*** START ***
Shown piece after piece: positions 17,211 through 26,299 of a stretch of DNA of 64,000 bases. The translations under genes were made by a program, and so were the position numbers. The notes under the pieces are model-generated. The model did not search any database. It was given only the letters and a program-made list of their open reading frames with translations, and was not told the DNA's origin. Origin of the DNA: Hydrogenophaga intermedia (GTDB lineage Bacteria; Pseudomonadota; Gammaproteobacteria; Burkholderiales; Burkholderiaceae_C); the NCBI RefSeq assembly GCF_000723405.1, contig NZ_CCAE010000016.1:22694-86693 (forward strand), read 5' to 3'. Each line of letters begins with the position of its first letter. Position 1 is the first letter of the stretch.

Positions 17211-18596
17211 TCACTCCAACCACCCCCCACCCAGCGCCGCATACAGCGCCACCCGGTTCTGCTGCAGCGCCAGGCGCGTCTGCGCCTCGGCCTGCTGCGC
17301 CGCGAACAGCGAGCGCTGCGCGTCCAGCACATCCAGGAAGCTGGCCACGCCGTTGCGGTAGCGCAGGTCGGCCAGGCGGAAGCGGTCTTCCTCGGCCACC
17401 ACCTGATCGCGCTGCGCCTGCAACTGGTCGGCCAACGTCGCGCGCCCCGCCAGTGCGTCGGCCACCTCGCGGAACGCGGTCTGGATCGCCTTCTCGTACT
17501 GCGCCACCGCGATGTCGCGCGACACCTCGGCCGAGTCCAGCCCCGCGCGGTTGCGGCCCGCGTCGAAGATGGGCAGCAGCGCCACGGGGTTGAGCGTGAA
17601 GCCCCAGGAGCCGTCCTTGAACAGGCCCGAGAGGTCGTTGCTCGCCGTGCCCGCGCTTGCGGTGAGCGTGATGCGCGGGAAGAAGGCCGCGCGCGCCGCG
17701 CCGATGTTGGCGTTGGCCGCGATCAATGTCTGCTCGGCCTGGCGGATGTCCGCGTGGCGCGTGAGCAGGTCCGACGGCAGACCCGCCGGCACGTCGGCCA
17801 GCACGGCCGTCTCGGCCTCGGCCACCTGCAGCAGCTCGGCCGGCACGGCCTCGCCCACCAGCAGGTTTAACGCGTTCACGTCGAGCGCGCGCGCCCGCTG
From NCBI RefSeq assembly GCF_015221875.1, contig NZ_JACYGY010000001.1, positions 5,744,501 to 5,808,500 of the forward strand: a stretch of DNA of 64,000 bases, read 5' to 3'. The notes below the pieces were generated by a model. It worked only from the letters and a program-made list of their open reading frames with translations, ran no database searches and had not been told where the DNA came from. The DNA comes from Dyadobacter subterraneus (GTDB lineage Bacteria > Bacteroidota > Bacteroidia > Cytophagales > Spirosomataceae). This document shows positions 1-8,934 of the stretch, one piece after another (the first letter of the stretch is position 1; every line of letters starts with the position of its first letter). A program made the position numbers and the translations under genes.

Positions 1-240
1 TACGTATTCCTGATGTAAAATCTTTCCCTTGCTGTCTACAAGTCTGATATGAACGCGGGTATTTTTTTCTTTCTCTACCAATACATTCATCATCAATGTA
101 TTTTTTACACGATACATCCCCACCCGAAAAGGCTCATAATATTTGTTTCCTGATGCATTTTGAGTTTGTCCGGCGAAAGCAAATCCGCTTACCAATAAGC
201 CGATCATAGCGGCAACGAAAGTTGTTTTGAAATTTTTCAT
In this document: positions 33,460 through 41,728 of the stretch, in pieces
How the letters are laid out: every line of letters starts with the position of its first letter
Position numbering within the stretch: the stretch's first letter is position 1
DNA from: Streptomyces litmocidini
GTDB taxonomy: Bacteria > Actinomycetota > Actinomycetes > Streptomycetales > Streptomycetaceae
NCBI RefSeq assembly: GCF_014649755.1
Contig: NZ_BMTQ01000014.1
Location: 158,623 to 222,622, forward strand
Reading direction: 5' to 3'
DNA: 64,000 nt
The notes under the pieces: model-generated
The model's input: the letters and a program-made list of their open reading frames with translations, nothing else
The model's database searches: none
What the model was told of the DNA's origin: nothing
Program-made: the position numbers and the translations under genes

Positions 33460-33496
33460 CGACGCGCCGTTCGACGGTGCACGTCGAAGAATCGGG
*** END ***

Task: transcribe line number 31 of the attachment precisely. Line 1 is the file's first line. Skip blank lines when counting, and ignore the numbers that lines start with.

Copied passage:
33460 CGACGCGCCGTTCGACGGTGCACGTCGAAGAATCGGG